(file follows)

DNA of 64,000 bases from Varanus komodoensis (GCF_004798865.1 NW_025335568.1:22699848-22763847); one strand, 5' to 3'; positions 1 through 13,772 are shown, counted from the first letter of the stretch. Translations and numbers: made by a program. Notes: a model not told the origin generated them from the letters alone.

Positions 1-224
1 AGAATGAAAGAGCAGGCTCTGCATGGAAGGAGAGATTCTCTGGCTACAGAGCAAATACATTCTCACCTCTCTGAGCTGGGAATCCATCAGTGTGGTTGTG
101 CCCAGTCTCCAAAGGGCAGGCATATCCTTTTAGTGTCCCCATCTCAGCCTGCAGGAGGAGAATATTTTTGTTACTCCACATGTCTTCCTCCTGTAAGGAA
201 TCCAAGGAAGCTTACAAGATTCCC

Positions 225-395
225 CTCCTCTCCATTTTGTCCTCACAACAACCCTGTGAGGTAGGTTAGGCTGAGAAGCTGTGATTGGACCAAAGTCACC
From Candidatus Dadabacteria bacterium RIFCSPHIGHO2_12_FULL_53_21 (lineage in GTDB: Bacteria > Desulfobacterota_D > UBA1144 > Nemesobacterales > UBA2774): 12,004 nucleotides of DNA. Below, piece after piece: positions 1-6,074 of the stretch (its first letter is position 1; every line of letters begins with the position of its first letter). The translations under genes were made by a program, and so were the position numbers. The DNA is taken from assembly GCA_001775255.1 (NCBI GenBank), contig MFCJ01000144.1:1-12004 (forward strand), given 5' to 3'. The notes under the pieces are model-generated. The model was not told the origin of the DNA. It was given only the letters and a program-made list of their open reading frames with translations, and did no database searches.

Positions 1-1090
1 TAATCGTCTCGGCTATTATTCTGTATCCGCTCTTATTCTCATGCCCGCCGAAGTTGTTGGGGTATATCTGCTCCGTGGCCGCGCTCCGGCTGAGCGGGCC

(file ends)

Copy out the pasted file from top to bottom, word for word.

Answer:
DNA of 64,000 bases from Varanus komodoensis (GCF_004798865.1 NW_025335568.1:22699848-22763847); one strand, 5' to 3'; positions 1 through 13,772 are shown, counted from the first letter of the stretch. Translations and numbers: made by a program. Notes: a model not told the origin generated them from the letters alone.

Positions 1-224
1 AGAATGAAAGAGCAGGCTCTGCATGGAAGGAGAGATTCTCTGGCTACAGAGCAAATACATTCTCACCTCTCTGAGCTGGGAATCCATCAGTGTGGTTGTG
101 CCCAGTCTCCAAAGGGCAGGCATATCCTTTTAGTGTCCCCATCTCAGCCTGCAGGAGGAGAATATTTTTGTTACTCCACATGTCTTCCTCCTGTAAGGAA
201 TCCAAGGAAGCTTACAAGATTCCC

Positions 225-395
225 CTCCTCTCCATTTTGTCCTCACAACAACCCTGTGAGGTAGGTTAGGCTGAGAAGCTGTGATTGGACCAAAGTCACC
From Candidatus Dadabacteria bacterium RIFCSPHIGHO2_12_FULL_53_21 (lineage in GTDB: Bacteria > Desulfobacterota_D > UBA1144 > Nemesobacterales > UBA2774): 12,004 nucleotides of DNA. Below, piece after piece: positions 1-6,074 of the stretch (its first letter is position 1; every line of letters begins with the position of its first letter). The translations under genes were made by a program, and so were the position numbers. The DNA is taken from assembly GCA_001775255.1 (NCBI GenBank), contig MFCJ01000144.1:1-12004 (forward strand), given 5' to 3'. The notes under the pieces are model-generated. The model was not told the origin of the DNA. It was given only the letters and a program-made list of their open reading frames with translations, and did no database searches.

Positions 1-1090
1 TAATCGTCTCGGCTATTATTCTGTATCCGCTCTTATTCTCATGCCCGCCGAAGTTGTTGGGGTATATCTGCTCCGTGGCCGCGCTCCGGCTGAGCGGGCC